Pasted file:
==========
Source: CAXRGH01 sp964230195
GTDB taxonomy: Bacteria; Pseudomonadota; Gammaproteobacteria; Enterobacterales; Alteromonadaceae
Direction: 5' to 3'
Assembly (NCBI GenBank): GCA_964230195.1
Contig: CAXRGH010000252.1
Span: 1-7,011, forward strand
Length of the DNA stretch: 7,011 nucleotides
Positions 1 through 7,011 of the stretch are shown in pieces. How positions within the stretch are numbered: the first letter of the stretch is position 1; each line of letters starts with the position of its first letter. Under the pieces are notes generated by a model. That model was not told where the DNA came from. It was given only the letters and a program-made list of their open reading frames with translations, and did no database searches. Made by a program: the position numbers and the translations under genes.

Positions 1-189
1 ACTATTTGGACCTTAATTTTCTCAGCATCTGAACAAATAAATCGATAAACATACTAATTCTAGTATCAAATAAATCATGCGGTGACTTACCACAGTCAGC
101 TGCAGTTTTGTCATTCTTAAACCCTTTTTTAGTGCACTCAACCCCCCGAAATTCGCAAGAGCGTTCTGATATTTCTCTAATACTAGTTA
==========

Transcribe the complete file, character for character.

Source: CAXRGH01 sp964230195
GTDB taxonomy: Bacteria; Pseudomonadota; Gammaproteobacteria; Enterobacterales; Alteromonadaceae
Direction: 5' to 3'
Assembly (NCBI GenBank): GCA_964230195.1
Contig: CAXRGH010000252.1
Span: 1-7,011, forward strand
Length of the DNA stretch: 7,011 nucleotides
Positions 1 through 7,011 of the stretch are shown in pieces. How positions within the stretch are numbered: the first letter of the stretch is position 1; each line of letters starts with the position of its first letter. Under the pieces are notes generated by a model. That model was not told where the DNA came from. It was given only the letters and a program-made list of their open reading frames with translations, and did no database searches. Made by a program: the position numbers and the translations under genes.

Positions 1-189
1 ACTATTTGGACCTTAATTTTCTCAGCATCTGAACAAATAAATCGATAAACATACTAATTCTAGTATCAAATAAATCATGCGGTGACTTACCACAGTCAGC
101 TGCAGTTTTGTCATTCTTAAACCCTTTTTTAGTGCACTCAACCCCCCGAAATTCGCAAGAGCGTTCTGATATTTCTCTAATACTAGTTA